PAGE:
On a brisk but sunny Saturday, shoppers across Louisville fanned out with a common mission: Shop small and shop local.
For Bettie Kelling, the mission played out in an unlikely place — aboard the Belle of Louisville.
The steamboat’s middle deck had been transformed into a holiday market festooned with garland and abuzz with cheery Christmas music.
Strolling the aisles early Saturday afternoon, Kelling passed by local entrepreneurs selling leather-bound journals and wooden cutting boards, then homemade nut-butters and pet bandanas.
Kelling marveled at the “creativity you can’t find on Amazon.”
"We need to support these people instead of big companies,” she said. “This is where the heart of the community is."
The market aboard the Belle was one of several "Small Business Saturday" events in the city. Earlier in the day, Mayor Greg Fischer stopped by another collection of small businesses gathered at Colonial Gardens in the South End.
Fischer noted the COVID-19 pandemic had hit small businesses particularly hard, but the “good news,” he said, is sales are up more than 50% from pre-pandemic levels.
Fischer encouraged Louisville shoppers to continue shopping small and local throughout the holiday season.
“The bottom line is, when you shop local, not only does it help our neighbors and our fellow entrepreneurs," Fischer said, "but that money circulates into the community much more effectively than if it goes off to some corporation.”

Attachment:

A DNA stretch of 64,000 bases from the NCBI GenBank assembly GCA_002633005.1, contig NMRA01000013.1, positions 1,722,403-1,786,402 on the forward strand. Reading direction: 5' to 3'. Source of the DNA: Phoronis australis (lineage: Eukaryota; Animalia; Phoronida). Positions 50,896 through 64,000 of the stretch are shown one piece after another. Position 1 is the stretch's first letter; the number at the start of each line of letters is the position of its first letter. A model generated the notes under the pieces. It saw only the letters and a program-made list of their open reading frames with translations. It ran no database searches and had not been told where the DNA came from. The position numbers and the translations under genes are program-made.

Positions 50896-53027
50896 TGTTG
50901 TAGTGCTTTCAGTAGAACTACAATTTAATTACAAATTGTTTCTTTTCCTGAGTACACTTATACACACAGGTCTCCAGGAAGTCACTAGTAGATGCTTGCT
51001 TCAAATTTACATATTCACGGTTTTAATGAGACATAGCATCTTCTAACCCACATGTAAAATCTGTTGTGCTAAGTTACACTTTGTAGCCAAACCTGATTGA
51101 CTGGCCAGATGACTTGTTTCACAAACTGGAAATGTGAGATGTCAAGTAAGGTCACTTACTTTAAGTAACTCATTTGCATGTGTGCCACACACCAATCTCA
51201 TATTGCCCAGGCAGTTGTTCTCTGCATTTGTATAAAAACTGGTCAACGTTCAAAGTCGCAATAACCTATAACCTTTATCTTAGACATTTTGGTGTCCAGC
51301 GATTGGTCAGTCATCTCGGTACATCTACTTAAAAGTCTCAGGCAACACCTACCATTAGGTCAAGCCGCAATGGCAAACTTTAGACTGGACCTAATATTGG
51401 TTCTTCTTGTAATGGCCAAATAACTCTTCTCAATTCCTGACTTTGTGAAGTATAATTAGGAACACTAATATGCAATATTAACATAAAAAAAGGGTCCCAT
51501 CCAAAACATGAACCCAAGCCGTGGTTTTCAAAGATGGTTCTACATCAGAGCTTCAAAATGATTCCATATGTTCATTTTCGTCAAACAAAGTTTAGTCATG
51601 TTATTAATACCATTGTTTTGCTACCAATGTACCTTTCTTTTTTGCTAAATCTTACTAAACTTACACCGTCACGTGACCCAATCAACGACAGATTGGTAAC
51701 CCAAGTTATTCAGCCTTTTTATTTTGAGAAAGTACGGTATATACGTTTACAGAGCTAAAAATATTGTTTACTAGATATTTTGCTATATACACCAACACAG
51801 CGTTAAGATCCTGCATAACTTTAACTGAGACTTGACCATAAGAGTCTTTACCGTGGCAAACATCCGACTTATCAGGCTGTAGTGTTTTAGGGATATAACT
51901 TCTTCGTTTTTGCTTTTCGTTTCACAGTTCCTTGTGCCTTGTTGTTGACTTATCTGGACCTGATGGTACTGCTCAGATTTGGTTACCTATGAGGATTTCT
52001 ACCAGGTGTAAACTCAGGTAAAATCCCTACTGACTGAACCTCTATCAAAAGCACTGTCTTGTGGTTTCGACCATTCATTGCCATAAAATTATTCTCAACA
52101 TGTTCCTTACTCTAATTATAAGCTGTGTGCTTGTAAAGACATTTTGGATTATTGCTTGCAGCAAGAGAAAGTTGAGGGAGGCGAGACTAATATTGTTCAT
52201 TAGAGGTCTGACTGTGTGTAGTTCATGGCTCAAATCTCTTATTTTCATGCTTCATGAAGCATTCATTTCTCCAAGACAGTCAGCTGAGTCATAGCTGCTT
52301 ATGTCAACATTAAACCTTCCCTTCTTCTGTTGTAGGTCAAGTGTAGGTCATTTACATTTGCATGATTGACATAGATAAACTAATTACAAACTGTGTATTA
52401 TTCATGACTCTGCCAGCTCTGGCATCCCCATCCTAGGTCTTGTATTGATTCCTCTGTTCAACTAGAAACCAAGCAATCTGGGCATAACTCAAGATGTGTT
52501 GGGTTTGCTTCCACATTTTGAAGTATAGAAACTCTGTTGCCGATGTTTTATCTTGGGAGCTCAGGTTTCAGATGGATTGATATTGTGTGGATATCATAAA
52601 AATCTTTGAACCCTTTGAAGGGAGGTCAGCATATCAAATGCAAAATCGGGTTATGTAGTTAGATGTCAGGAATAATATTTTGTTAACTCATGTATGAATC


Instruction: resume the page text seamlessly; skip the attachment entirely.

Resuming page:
Kelling eventually purchased a flameless candle lighter from F.L.Y. Candles, a business Dierdre Barnes started in Dec. 2019, just weeks before the COVID-19 pandemic reached Kentucky.
Barnes and other business owners said opportunities to showcase their goods in person have been invaluable.
“I think everyone would love to shop local, but it’s all about exposure and knowing where to look,” said Tyra Morissette, owner of Mind Your Own Magic, a self-care apothecary.
Morissette was one of more than 20 vendors set up at South Fourth and Liberty streets for the MELANnaire Marketplace featuring Black-owned businesses.
Black entrepreneurs need community support throughout the year, and not just on Small Business Saturday, said Nachand Trabue, founder and chief impact officer of MELANnaire.
"It’s one thing to let them come and set up a table,” Trabue said. “It’s another thing to help them scale up and build generational wealth for their families.”
April Davis started her jewelry business, Azalea Flowers, six months ago. Selling her glitzy earrings alongside other Black entrepreneurs is meaningful, she said.
“Being around these uplifting Black women who are succeeding shows me that I can do it, too,” she said.
With R&B music playing in the background, Davis swung her hips side to side in a happy dance as she sold a pair of gold earrings to Makayla Shelby-Fields.
Shelby-Fields wore a rhinestoned "Black Lives Matter" facemask. Shopping with her mom, she said it was “especially important” for Louisville to support Black-owned businesses “because often they don’t get enough recognition.”
Mom and daughter walked out with several shopping bags each, with body butter, T-shirts and hair bonnets among their bounty.
Shanda Forish also ended Small Business Saturday with several bags in hand. A South End resident, she'd visited the market at Colonial Gardens to support her neighbors and to "help keep them going."
Heading to her car, Forish said she'd done some holiday gift shopping, but she admitted with a giggle that she'd picked out a few things for herself, too.
“It’s a gift to me. Does that count?”
This article originally appeared on Louisville Courier Journal: Louisville shops small, local on Small Business Saturday